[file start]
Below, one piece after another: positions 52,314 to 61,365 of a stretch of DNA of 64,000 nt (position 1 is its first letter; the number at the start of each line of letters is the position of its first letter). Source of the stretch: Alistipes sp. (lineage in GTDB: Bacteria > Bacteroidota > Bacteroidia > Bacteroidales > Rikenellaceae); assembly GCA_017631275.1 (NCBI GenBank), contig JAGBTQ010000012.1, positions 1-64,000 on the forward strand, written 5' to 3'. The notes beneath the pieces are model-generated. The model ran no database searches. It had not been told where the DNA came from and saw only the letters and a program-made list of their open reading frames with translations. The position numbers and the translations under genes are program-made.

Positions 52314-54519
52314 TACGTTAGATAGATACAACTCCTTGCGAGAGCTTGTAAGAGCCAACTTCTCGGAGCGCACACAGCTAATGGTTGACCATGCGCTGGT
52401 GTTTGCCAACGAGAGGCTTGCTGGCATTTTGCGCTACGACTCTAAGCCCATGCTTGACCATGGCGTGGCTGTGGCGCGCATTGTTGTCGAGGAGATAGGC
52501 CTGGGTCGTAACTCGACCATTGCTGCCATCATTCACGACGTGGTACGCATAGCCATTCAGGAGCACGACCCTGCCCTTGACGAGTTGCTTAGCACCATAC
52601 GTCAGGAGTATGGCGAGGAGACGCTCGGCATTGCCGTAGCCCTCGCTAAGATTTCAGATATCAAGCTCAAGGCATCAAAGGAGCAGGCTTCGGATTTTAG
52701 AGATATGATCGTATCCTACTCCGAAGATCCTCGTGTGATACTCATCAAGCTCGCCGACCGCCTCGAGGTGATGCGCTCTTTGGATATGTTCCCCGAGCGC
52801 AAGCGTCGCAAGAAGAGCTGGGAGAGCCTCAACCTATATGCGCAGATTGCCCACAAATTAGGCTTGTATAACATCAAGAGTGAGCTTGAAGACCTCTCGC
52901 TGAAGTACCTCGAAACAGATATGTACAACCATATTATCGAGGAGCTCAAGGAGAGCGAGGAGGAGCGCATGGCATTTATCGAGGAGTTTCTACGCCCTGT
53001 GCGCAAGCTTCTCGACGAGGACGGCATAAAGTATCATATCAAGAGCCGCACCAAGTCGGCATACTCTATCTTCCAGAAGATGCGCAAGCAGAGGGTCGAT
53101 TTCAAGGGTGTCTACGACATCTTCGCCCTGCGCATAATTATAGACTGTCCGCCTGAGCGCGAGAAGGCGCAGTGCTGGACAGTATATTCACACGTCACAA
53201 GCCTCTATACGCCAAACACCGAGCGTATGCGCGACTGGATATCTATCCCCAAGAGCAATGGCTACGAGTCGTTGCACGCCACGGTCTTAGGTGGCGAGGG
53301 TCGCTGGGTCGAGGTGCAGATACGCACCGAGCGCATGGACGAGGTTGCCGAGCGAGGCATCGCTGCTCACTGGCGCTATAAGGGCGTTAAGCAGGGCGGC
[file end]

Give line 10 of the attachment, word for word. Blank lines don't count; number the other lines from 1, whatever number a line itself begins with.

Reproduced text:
53001 GCGCAAGCTTCTCGACGAGGACGGCATAAAGTATCATATCAAGAGCCGCACCAAGTCGGCATACTCTATCTTCCAGAAGATGCGCAAGCAGAGGGTCGAT